Lesson #3: Even when reforms are embraced, a strong rule of law is critical
The rule of law is vital to the success of economic reforms. It helps keep the reforms in place and restrains a government from annulling the law in order to undo a reform. Without reforms in the legal and judicial systems in Latin American countries, the future for these economies remains uncertain. Some Latin countries have made such reforms with demonstrable success, as illustrated by Chile, whose leaders have decided not to depend on IMF financing but to pursue economic and political freedom.

Priorities for a New U.S.-Latin America Policy
U.S. foreign policy toward Latin America should provide incentives for reform. Specifically, the Administration should:

  • Advance bilateral free trade agreements to provide greater opportunities for economic reforms to bear fruit. The promise of free trade with America encourages reform. Though U.S. trade policy in the region is based on building a Free Trade Area of the Americas (FTAA), that strategy offers only a promise, not a certainty, of free trade. Consequently, it has had the opposite effect, inducing governments to stop liberalization efforts and use reform as a bargaining chip in negotiations with the United States. U.S. trade policy should encourage them to open their markets before trade negotiations occur. The Administration should offer to sign a free trade agreement with any country that has opened its economy. It is currently in negotiations with Chile, which supports free markets. Uruguay, which has taken consistent steps to open its economy over the past few years and which is attracting much of the capital leaving Argentina, could be the next candidate. This policy would encourage other countries to open their markets and make the necessary reforms in order to sign a trade deal with America.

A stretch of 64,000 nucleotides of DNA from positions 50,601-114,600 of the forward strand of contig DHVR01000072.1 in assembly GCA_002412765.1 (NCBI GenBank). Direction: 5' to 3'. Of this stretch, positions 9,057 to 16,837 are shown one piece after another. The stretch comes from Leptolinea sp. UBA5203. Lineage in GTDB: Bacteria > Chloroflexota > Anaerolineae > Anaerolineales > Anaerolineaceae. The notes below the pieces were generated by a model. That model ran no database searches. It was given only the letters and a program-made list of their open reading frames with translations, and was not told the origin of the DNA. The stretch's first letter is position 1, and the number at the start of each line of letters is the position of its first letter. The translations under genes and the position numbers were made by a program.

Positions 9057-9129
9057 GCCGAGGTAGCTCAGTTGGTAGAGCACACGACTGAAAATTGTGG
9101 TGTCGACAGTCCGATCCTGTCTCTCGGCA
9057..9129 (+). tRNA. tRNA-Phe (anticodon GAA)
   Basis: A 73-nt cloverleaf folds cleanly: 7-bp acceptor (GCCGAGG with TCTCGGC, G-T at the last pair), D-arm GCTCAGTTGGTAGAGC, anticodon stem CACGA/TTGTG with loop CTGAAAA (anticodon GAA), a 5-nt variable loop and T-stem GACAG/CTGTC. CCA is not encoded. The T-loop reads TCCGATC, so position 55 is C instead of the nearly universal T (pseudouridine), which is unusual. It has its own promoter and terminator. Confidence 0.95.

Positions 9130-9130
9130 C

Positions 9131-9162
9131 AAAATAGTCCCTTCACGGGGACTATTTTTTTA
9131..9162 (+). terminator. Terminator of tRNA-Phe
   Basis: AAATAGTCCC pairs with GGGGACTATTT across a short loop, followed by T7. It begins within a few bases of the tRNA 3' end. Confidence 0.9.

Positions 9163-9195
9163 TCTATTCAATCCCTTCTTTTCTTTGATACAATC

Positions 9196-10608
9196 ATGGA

• Seek reform of the IMF to correct its counterproductive lending practices. The basis for doing so can be found in the report of the International Financial Institutions Advisory Commission, chaired by Allan H. Meltzer of Carnegie Mellon University. It advocates, for example, a system based on a set of preconditions that countries must meet in order to qualify for a loan. These include sound fiscal policy, freedom of entry and operation for foreign financial institutions, and adequately capitalized commercial banks. Dependence on foreign loans, and future economic crises, will decline in Latin America if an environment develops that promotes the efficiencies and benefits of open markets.

The Argentine crisis demonstrates that Latin American countries must embrace capitalism in its entirety in order to achieve long-term prosperity. The United States should provide incentives for Latin countries to institute the needed reforms in order to rely less and less on international loans and to build and sustain their own prosperity over the long term.

Ana I. Eiras is a Policy Analyst in, and Gerald P. O'Driscoll, Jr., Ph.D., is Director of, the Center for International Trade and Economics (CITE) at The Heritage Foundation.


Ana Eiras

Former Senior Policy Analyst on International Economics

Gerald O'Driscoll